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DreDay

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Everything posted by DreDay

  1. Perhaps they were trying to follow the footsteps of Russian Federation's first president, who had tried something similar (albeit with a much smaller charge) in his younger years?
  2. That's real life though; I appreciate the CMBS team keeping things realistic like that. The word on this side of the pond is that such OOB has less to do with Syria and more with Crimea-type scenarios (I.e. soft occupation). It is thought that more mobility and less armor is preferred under such conditions.
  3. No need to apologize, friend. Your input is always welcomed! Just FYI, here is one of the articles quoting Shoigu on this. He had actually said that the minimum was 120hr/yr; not 140. It still seems pretty high for a minimum, as in the Soviet VVS - that was pretty much the average annual flight time (during peace time of course). https://ria.ru/defense_safety/20161222/1484341140.html
  4. Welcome back. I tend to agree; I did not see anything resembling a Pantsir there (although the resolution makes it difficult to say for sure. Based on what I've read - SAA Pnatsirs are positioned around Damascus to protect key installations and political leadership.
  5. Good to know. I usually follow the same conventions, except that I tend to make recon/snipers elite in order to reflect their special skills and training. I am not sure how to feel about Russian NCOs. At this point IRL they are all professionals with appropriate training; as opposed to the old Soviet model. Perhaps our Ukrainian friends can enlighten us on the NCO selection process in ZSU?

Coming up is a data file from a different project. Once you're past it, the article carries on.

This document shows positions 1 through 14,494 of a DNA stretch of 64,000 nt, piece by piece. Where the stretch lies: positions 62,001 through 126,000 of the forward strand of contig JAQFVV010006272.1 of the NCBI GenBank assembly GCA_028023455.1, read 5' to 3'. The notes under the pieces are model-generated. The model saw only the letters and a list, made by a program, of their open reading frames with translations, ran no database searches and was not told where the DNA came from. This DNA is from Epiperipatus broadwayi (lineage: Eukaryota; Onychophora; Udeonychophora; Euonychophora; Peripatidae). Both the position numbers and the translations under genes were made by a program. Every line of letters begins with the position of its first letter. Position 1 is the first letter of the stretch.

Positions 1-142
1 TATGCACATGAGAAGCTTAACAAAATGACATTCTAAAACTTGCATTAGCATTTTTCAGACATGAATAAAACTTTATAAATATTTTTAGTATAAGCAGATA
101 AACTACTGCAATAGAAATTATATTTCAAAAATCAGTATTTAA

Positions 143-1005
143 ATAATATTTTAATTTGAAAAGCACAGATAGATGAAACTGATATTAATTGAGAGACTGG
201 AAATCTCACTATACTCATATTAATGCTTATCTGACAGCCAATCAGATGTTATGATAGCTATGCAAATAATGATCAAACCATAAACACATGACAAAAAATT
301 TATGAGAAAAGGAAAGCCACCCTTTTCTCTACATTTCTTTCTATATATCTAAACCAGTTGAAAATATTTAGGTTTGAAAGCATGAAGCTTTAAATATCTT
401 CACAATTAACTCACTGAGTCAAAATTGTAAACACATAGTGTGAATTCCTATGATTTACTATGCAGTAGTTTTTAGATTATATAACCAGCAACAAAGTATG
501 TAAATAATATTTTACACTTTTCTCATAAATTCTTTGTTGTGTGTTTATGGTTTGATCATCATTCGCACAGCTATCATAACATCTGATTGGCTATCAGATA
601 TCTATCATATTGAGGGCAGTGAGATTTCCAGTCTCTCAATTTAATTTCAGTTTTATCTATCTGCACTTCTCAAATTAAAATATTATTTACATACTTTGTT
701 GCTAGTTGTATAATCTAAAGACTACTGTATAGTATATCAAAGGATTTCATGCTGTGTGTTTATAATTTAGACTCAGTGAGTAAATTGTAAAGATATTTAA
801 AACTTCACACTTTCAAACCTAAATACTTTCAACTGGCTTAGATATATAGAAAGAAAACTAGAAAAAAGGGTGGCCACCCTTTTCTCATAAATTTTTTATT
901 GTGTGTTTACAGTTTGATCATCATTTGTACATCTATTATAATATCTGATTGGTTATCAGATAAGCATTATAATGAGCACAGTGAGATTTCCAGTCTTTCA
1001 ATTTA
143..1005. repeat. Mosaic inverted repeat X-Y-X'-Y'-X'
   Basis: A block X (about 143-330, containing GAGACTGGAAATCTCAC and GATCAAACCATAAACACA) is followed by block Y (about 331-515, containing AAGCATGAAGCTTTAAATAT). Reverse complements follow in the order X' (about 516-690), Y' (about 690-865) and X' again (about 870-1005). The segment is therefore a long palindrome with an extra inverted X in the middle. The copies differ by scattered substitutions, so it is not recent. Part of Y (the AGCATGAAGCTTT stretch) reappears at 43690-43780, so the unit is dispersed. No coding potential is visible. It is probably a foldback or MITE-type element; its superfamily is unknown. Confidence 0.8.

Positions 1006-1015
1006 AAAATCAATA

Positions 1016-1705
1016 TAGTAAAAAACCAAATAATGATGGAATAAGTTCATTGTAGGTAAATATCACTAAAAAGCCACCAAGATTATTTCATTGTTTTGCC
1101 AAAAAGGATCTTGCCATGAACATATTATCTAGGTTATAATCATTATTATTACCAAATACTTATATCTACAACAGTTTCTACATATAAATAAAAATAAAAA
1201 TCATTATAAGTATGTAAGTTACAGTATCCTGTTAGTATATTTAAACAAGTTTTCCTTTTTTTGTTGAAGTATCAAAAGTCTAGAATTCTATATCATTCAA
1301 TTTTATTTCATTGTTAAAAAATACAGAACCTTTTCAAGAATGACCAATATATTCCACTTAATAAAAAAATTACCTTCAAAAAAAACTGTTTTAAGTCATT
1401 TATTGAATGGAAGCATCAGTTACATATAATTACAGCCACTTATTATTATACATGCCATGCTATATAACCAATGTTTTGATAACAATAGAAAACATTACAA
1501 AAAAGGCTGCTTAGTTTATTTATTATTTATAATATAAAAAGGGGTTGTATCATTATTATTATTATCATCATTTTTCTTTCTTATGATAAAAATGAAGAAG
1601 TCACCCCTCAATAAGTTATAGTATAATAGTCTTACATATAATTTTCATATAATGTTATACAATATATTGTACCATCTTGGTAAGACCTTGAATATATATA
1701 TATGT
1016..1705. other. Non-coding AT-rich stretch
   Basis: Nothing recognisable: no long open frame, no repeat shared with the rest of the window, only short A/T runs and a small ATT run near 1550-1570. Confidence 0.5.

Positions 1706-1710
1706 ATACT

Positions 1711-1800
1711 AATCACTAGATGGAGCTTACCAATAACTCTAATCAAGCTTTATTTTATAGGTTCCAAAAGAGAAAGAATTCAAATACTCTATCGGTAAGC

6. Ok, so several people on this forum have complained that we barely ever talk about the game itself any more. It's a fair point; and as someone who has gone of on a tangent more than a few times, I feel my share of responsibility to get us back on track. So here is my question - it appears to me that both Russian and Ukrainian units in CMBS have same (very low) default training and morale; while Americans have much higher skills. Now I agre with Americans have top training. However it seems to me that Russians should be somewhere between Ukrainians and US. Generally speaking, Russians spen
  7. I believe that the latest report by Shoigu had mentioned that all Russian combat pilots flew a minimum of 140 hr/yr in order to qualify as "combat-ready". Are those the same figures that you are referring to; or do you have access to more confidential numbers?
  8. 1. I see South Korea and Japan as major financial loosers in such scenario; past droops in the GDP of these two countries have not correlated with similar effects in Russia, AFAIK... 2.1 You might want to double check your numbers. The salaries for Russian and Chinese middle class are roughly comparable; hover China has a huge agrarian underclass that lives in extreme poverty. I don't see how the Chines would want to artificially grow their population before such gap is resolved 2.2 I would say several hundred skill NK citizens would already make a dent. 3.2 I am picturing a sce
  9. I guess what we are saying (if I understand my fellow forum members correctly) is that they could be willing help in order to improve the relations with US and Japan (which we have not brought into this discussion yet). Unfortunately though, our current diplomatic shortsightedness; prevents them from taking such initiatives. Instead they are asking us to "Show them the money" before they move a finger.
  10. Fair enough. I believe that Frunze was supposed to train its cadets to become regimental and brigade commanders; but I guess you are right - they could only be promoted to senior officer ranks upon graduation. I can't speak for SVR or GRU either, but it seems to me that PDRK counter-intel was a lot more concearned with the Southeners rather than their Northen comrades.